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  • New Life for Old Ideas

New Life for Old Ideas

Chinese Philosophy in the Contemporary World: A Festschrift in Honour of Donald J. Munro

Edited by Yanming An and Brian J. Bruya

English , 2019/06 The Chinese University of Hong Kong Press

Tags: Philosophy, Asian Studies

229 x 152 x 29 mm , 432pp ISBN / ISSN : 978-988-237-052-4

  • US$52.00

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Over five decades, Donald J. Munro has been one of the most important voices in sinological philosophy. Among other accomplishments, his seminal book The Concept of Man in Early China influenced a generation of scholars. His rapprochement with contemporary cognitive and evolutionary science helped bolster the insights of Chinese philosophers and set the standard for similar explorations today.

In this festschrift volume, students of Munro and scholars influenced by him celebrate Munro’s body of work in articles that extend his legacy, exploring their topics as varied as the ethics of Zhuangzi’s autotelicity, the teleology of nature in Zhu Xi, and family love in Confucianism and Christianity. They also reflect on Munro’s mentorship and his direct intellectual influence. Through their breadth, analytical excellence, and philosophical insight, the articles in this volume exemplify the spirit of intellectual inquiry that marked Donald Munro’s career as scholar and teacher.


“Munro was unstinting with his praise and encouragement of all my forays into maverick topics and along almost heretical lines of thought about Chinese philosophy. His hallmark as a teacher was the absence of an official ideology and an open and welcoming tolerance to differences of opinion.”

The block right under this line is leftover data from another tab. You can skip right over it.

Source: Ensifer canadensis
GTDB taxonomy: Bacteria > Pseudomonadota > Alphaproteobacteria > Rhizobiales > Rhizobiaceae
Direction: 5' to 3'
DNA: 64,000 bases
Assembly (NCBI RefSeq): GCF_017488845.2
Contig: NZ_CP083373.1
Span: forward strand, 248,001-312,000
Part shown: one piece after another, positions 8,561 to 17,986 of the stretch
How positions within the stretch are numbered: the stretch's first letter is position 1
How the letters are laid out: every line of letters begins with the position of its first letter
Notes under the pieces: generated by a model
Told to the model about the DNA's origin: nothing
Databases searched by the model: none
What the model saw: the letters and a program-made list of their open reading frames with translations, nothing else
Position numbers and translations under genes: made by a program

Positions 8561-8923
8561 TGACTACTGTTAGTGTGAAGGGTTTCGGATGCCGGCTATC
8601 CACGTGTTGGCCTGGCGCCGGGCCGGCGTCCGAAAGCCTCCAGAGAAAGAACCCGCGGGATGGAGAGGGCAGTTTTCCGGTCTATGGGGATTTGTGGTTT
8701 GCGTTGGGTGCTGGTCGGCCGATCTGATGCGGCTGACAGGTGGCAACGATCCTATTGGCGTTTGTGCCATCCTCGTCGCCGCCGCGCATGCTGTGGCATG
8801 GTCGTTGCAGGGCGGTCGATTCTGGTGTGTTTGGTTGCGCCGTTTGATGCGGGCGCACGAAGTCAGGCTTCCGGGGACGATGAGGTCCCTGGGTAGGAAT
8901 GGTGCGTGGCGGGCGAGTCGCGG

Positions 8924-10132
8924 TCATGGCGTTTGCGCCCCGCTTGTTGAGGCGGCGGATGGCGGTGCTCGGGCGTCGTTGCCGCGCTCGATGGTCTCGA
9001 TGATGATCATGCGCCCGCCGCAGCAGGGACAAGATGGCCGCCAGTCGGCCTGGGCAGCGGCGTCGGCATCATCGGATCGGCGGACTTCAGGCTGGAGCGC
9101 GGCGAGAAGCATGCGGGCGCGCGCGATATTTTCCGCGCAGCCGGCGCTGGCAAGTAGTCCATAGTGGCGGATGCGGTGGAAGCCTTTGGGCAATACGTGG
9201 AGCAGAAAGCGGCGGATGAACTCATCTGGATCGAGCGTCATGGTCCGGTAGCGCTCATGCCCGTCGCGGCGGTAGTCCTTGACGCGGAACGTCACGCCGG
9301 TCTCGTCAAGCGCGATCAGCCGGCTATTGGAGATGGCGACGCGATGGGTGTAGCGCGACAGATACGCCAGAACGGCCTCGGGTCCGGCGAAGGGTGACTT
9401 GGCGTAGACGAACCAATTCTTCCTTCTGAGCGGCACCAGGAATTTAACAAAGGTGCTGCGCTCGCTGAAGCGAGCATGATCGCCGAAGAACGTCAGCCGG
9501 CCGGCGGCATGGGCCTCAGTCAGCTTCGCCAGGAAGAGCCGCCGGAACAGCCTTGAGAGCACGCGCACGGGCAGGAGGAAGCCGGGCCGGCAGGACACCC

—Chad Hansen, Department of Philosophy, The University of Hong Kong


“Munro was more than an intellectual mentor. He has been an unfailing source of wisdom, inspiration, and support.”

—Robert Eno, Department of East Asian Languages and Cultures, Indiana University

Yanming An is Professor of Chinese and Philosophy at Clemson University. The academic fields in which he has worked include classical Confucianism and Daoism, the influence of Buddhism on the formation of Neo-Confucianism, and comparative philosophy. He is the author of The Idea of Cheng (Sincerity/Reality) in the History of Chinese Philosophy and the Chinese translator of Wilhelm Dilthey’s The Formation of the Historical World in the Human Sciences. He has published extensively in both Chinese and English, in original writing and in translation.

Brian Bruya is Professor of Philosophy at Eastern Michigan University and Center Associate at the University of Michigan’s Lieberthal-Rogel Center for Chinese Studies. His work focuses on bringing insights from Chinese philosophy into contemporary action theory, with implications for the fields of psychology, aesthetics, ethics, and education. His other edited volumes are The Philosophical Challenge from China and Effortless Attention: A New Perspective in the Cognitive Science of Attention and Action.

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